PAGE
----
relay coil that heats.

This old topic is closed. If you want to reopen this topic, contact a moderator using the "Report Post" button.
Here is the diagram, the original and the change I made was with the 12v relay.



  • dcdetectschematic.png
    46.5 KB · Views: 153
  • dcdetectschematic-mod.png
    46.1 KB · Views: 145
The zener will not do what you think. The diode is there to catch the EMF kickback the relay coil produces when it is de-energised. You have 24V across a 12V relay, which is why the coil is overheating.

The easiest solution here is to add a resistor in series with the relay. Measure the resistance of your relay's coil, then add a resistor that will drop the required power using the Voltage Divider formula. For example, if your relay's coil is 400 ohms, you would do R = ((24 * 400)/12) -400.
that makes the relay pull in very susceptible to variation in mains supply voltage.

In principle yes, but I don't think this will be a problem, as most relays pull in at approx. 85% and, once activated, remain in the on position down to even lower voltages.

I would worry more about the Zener diode passing approx. 100mA while dropping 12V, making for 1.2W dissipation. Not every small Zener diode will take that in free air.

sofaspud, that would defeat the purpose of the catch diode, which is to prevent relay coil back-EMF destroying Q5.

I'd be surprised if the relay coil uses 100mA. I looked up a fairly typical relay for this job, a Finder 40.31 12V, which has a 220 ohm coil and that's 55mA. You could probably get away with 40mA of current and it'd pull in.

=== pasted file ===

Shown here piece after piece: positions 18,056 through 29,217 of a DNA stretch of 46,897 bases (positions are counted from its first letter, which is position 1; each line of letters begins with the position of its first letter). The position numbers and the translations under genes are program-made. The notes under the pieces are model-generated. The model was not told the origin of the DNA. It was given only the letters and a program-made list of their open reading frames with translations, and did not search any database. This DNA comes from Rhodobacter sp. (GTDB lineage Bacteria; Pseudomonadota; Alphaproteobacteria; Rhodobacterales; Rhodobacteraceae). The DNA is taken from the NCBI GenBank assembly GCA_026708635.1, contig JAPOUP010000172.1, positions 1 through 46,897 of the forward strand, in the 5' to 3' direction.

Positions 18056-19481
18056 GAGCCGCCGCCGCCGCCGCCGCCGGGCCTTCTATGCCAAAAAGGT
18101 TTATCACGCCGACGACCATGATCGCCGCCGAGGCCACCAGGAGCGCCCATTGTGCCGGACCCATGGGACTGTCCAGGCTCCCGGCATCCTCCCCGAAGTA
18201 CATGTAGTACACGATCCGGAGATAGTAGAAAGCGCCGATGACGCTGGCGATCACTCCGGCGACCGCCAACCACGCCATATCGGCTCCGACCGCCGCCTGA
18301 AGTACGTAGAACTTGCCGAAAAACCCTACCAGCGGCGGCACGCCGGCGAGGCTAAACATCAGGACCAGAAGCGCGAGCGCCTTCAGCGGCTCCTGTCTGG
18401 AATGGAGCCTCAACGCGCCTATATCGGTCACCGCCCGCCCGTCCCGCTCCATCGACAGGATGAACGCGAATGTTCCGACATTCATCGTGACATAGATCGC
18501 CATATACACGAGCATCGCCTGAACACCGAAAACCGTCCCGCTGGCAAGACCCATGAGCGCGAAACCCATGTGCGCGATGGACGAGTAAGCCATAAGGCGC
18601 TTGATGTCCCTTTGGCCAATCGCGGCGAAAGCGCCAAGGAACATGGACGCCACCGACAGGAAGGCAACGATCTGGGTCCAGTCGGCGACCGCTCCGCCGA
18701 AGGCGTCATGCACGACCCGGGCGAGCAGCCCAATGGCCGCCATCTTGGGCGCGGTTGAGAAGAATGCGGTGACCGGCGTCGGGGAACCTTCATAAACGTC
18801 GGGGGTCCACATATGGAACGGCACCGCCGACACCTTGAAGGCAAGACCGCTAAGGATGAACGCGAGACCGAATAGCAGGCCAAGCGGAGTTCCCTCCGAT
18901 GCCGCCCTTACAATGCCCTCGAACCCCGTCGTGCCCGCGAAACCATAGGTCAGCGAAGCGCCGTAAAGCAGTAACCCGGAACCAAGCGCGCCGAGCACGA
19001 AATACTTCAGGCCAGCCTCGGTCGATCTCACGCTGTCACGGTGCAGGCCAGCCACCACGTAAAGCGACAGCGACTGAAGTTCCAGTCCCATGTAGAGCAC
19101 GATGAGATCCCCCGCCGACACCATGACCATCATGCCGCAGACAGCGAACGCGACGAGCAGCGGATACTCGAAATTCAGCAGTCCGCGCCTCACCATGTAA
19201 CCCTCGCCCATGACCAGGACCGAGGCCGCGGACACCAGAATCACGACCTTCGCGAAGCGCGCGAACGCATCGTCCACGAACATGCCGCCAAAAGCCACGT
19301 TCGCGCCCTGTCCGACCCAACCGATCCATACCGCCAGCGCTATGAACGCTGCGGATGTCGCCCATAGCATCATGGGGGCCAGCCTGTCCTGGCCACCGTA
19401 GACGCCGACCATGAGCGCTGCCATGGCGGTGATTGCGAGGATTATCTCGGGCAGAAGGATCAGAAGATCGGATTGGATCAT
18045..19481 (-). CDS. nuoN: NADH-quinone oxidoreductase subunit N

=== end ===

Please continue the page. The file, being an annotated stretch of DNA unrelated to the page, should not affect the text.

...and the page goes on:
edit: Project16, what did you measure for the resistance of your relay's coil?
Last edited:
OK, well because you are going from 24V to 12V that makes things easy - ideally, you want a 275 ohm resistor, but the closest are 270 ohms and 220 ohms.

If we go with 270 ohms, that is 270+275 = 545 ohms. At 24v this gives us 24/545 = 0.044A (44mA).

The power dissipated in our resistor will be P=I^2R = (0.044*0.044)*270 = 0.523W - as you can see, a half watt resistor will be rather hot ! A 2W resistor is best for safety.

A 220 ohm resistor will also work just as well, there will only be slightly more current flowing which will not damage the coil.
sofaspud, actually there's an interesting article on Rod Elliot's page about using a Zener to limit back EMF. The important thing is that it does not slow the opening speed of the contacts. However it's not used as a way to run a lower voltage coil on a higher voltage. I'm not sure what the implications of that are, but I wouldn't want to recommend a mod that might degrade the function of the DC protection.
This old topic is closed. If you want to reopen this topic, contact a moderator using the "Report Post" button.